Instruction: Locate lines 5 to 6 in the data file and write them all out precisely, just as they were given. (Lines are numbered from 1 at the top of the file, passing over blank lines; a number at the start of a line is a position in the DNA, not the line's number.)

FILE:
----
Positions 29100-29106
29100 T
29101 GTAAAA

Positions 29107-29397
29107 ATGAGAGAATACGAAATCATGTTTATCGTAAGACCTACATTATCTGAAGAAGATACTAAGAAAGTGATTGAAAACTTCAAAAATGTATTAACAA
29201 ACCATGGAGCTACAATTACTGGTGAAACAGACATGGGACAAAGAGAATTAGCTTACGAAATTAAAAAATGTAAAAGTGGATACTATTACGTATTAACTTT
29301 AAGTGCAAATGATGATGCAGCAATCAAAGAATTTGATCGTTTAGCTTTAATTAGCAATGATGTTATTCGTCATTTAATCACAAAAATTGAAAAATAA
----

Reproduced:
29107 ATGAGAGAATACGAAATCATGTTTATCGTAAGACCTACATTATCTGAAGAAGATACTAAGAAAGTGATTGAAAACTTCAAAAATGTATTAACAA
29201 ACCATGGAGCTACAATTACTGGTGAAACAGACATGGGACAAAGAGAATTAGCTTACGAAATTAAAAAATGTAAAAGTGGATACTATTACGTATTAACTTT